Assange goes on to say that 1% of the American population has signed the official secrets act, a total of 3 million people, who are not allowed to talk about what they are doing. Sounds familiar… In Australia, government workers are not allowed to talk to EACH OTHER, starting with people in other departments, about internal affairs. At one of our largest media organisations, you can’t connect to the internet from inside the building – to stop that kind of caper from happening – and they send supervisors to tell the journalists what to write.

I find it sad to contemplate this bottle-neck of blur, where people are not supposed to think for themselves or communicate their opinions to others; this absurd “don’t ask, don’t tell” framework that MUST lead to disinformation, even when it’s not deliberate. Assange tells us that America is run by a “Shadow Government” (keeping us in the dark?) that involves both corporate sponsorship and collaboration. He cites Paypal, Mastercard and Bank of America’s extra-judicial blockage of Wikileaks revenue, to the tune of about $AU 30 million, but passes on whinging about media-orchestrated calls for his assassination.

This nexus of power, he asserts, exists above the government and quite brazenly at times, outside of the rule of law. In the US, one can’t run for Election without access to such sponsorship. He explains further, how this Shadow Government extends its existence and will throughout many other countries in the world… and right into our pockets in the form of a credit card. Yikes!!

As his speech concludes on a note of optimism – The whistle blowing will (must?) continue even if Wikileaks doesn’t – the capacity crowd are stirring at the prospect of their questions being selected. ABC’s Fran Kelly is onstage to read them out, but she starts with her own rather long-winded one, which essentially portrays Wikileaks as tragically dead meat.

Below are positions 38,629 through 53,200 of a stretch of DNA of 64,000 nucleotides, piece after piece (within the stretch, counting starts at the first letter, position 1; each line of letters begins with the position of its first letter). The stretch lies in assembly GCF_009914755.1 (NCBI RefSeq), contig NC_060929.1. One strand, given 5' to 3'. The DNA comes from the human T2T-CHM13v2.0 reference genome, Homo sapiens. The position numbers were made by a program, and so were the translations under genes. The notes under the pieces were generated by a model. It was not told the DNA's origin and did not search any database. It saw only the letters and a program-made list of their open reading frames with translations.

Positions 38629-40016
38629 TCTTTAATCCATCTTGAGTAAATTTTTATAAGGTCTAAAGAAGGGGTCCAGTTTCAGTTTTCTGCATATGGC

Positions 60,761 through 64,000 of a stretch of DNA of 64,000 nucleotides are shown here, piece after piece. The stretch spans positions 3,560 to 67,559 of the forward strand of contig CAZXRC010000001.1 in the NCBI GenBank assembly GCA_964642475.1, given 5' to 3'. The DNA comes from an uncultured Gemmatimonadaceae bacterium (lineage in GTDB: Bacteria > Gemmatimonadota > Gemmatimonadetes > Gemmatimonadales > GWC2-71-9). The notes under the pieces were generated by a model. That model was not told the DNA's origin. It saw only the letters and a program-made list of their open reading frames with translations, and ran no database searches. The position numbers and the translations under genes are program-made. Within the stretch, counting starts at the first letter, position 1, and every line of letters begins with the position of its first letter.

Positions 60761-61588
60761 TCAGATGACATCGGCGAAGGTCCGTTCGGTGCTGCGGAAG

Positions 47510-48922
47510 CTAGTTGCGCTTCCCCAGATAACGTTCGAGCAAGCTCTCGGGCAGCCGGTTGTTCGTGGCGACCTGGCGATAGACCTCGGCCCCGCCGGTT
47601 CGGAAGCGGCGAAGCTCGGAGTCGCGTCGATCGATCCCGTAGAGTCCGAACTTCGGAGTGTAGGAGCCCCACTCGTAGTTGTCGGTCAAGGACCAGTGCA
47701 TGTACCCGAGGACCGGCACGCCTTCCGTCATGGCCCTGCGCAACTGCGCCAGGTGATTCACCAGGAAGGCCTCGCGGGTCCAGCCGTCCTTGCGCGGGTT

Has the ambience been poisoned? Absolutely not! Julian gets us laughing again by describing it as “A rather big boat with a lot of torpedo holes in it” which is still… “drifting along”. We are greatly amused a while later, when he slips in the word “Titanic” to describe governments; reminded of our abandonment of the “too big to fail” fallacy.

Ms Kelly went on, via selected questions, to challenge Assange about facing the “charges” in Sweden, an almost unforgivable mistake, which Julian didn’t find quite so funny as he explained to her that there were no charges. He also had to remind her that the entire Cablegate had been released, and was viewable by everyone, two days before Wikileaks published it.

On the whole, I didn’t like the Opera House’s selection of questions. They were too generalist for that audience (you’ll hear them groan at times..) and ranged from valid, to misinformed, to antagonistic, to redundant, to downright stupid and a waste of precious time… as our man said. This one for example: “Why don’t you accept extradition to the US and stare out your accusers?” got multiple outbursts of: “That’s a stupid question”

Julian’s forthright and clarifying responses were warmly applauded by the audience, as was his announcement that Wikileaks STILL don’t have blood on their hands, but my favourite moment was when Kelly tried stop him from CUTTING TO THE CHASE… Big LOL!